This Australian computer was in fact built and conceived in Hong Kong by Soundic Electronics, which produced a lot of low-end products at that time.
The high-resolution (256 x 192) can only be accessed with at least a 16k RAM extension.
The Basic (SD-Basic 2.0) is supplied on a ROM cartridge, it allowed to display up to 32 sprites.
The Pencil II also came with an interesting expansion cartridge. The regular cartridge port was the exact same size as a Colecovision cartridge, and when you plugged the "Colecvision Support" cartridge into the side of the unit, it played regular Colecvision games.
Unfortunately, very few games and applications were developped and the Pencil II quickly fell into oblivion...
We need more info about this pong ! If you designed, used, or have more info about this system,
please send us pictures or anything you might find useful.
Please consider donating your old computer / videogame system to Old-Computers.com or one of our partners.
Warm memories for me too!
For a strange dream that I had tonight, I remembered the "Hanimex" brand of my very first microcomputer. So I just Googled it to find again the "Pencil II" name that I totally forgot since many years. For this reason I''m here now in June 2020 writing about it.
This Pencil II has been my first computer purchased by my dear parents when I had only 11 years near 1984. At that time some of my friends had the great ZX80 and I remember going to their home after school to play and learn programming with Basic and Logo languages. My family and I were living in France and unfortunately, ZX80 price was too expensive for my parents. Anyhow, my mom and dad clearly understood that such "machines" were an important investment for my future. So in a local French computer show, they saw this Pencil II by Hanimex in a stand at a more affordable price, so they decided to purchase it for me. It was still a big investment for my poor family at that time, but still less than the more expensive Sinclair model.
In the next couple of years I used this microcomputer almost 2 or 3 hours per day at home, connected to the TV after homework. As there were almost no programmes and specially no friends with same machine, I had to programm my own small games and some basic software tools with its BASIC cartridge. The hardware was really limited, specially the RAM, so I had to spare all my pocket money to purchase a huge lateral 16KB expansion in order to take more advantage of it. And also a cassette player to save my programms on tapes. I still remember that the machine design was really nice with a robust manufacture. Its keyboard with soft plastic keys was not so uncomfortable as it could seem on pictures, although for sure nothing similar to a good PC keyboard. The graphics were basic (low resolution with support for some few sprites) but I remember that sound capabilities were pretty nice at that time.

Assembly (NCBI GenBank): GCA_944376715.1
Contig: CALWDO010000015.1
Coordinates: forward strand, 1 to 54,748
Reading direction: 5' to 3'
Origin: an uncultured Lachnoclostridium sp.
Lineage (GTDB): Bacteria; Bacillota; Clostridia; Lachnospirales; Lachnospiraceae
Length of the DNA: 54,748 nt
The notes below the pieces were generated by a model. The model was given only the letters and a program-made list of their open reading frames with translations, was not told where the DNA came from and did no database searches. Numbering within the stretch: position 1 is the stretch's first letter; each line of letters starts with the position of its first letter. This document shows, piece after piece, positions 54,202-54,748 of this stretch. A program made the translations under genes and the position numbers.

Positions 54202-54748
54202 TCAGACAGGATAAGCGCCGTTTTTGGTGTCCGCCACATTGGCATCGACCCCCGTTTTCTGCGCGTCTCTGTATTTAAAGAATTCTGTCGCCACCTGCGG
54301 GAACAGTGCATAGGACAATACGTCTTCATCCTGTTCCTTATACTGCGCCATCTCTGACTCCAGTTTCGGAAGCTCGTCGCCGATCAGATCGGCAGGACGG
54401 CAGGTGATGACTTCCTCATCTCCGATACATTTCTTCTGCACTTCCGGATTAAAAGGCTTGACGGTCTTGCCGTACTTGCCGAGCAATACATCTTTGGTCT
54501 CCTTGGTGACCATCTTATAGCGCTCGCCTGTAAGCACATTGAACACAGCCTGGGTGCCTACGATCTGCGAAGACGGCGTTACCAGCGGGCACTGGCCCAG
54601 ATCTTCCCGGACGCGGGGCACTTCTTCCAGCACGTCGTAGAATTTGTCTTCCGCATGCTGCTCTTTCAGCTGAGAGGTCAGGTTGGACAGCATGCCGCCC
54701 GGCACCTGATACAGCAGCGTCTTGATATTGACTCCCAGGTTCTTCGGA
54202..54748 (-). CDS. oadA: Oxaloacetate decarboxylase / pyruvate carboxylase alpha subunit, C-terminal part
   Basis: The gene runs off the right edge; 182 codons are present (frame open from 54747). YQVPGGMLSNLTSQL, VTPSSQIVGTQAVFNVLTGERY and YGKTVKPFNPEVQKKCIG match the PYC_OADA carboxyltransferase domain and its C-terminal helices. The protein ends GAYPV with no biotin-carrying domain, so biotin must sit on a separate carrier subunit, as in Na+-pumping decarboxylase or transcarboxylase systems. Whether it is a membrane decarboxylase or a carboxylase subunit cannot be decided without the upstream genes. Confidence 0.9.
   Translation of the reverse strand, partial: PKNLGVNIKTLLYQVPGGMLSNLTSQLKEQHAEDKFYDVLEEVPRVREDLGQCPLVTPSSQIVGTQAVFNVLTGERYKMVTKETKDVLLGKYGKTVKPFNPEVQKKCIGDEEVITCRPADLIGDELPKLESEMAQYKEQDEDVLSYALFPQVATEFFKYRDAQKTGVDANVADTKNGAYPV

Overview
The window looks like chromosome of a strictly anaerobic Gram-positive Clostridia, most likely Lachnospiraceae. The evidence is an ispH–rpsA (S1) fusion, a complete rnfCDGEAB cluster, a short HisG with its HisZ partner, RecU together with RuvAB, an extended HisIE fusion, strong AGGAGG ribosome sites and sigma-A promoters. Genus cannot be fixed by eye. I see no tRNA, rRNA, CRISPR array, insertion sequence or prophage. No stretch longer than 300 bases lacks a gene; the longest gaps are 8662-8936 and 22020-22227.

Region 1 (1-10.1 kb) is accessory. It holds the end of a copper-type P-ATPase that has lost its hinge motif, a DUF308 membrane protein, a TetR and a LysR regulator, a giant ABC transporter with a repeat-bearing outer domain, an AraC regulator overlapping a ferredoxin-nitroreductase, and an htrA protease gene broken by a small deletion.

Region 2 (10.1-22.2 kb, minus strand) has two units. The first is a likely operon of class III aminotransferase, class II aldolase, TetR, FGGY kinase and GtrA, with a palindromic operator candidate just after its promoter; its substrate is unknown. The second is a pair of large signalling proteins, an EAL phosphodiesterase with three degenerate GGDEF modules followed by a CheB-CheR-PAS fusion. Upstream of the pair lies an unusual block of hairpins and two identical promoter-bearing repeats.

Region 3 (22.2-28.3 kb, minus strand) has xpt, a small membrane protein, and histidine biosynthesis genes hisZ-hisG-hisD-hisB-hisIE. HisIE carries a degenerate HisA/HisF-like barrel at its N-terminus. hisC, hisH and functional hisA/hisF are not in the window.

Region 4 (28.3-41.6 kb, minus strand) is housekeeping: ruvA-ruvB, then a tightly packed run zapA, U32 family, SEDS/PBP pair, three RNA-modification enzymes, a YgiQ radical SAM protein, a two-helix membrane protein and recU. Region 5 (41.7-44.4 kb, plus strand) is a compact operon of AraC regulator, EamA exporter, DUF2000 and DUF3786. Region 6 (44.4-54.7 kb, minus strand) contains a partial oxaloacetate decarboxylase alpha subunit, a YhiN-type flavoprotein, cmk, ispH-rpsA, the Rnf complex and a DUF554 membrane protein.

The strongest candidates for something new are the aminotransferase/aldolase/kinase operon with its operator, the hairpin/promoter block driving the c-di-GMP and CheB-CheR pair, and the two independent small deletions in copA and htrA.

The machine was very limited and after a while it was quite complex to get much more of it. Specially because at that time there was no fan communities to exchange information as the device did not have commercial success in France and unfortunately Internet still did not exist. Anyhow I still remember to have enjoyed it a lot. And for sure this was my first step in the wonderful software world that today is paying my bills, so I will be always very grateful to my parents for having me purchased this nice Pencil II by Hanimex.
PD: some years ago, my mom did a last cleaning of old "junks" that were in my room and this great computer memory finished in the recycling trash... yes, really sad... although it''s only hardware and nothing comparable to the pleasant memories that I still have of that old times and that hopefully will still remain in my biological memory until my own recycling time.
Friday 5th June 2020
I had one of these computers back in 1984. I learned BASIC programming which set me up for what was to come. I owe my current level of computer and software literacy, especially with MS Excel, to the Pencil II computer. It did come with some very basic programmes and games, the BASIC programming for which, were so large, that the running speed was excruciatingly slow and they were virtually unusable.
I managed to write a few flying/bombing type games which ran a lot faster than those originally supplied. I also wrote a few display type programmes, one of which was for the local radio station. The Pencil II really was pretty good for that.
Where these cassette tapes are now, is anybody''s guess. Pleasant memories of a time when things were good.
Wednesday 2nd May 2012
Peter Byrnes (Australia)
BUILT IN GAMES
SD-Basic 2.0 available on cartridge
Chicklet keyboard with 6 function keys, 4 arrow keys and a reset key
Zilog Z80 A
One custom chip for video, sound, I/O and memory management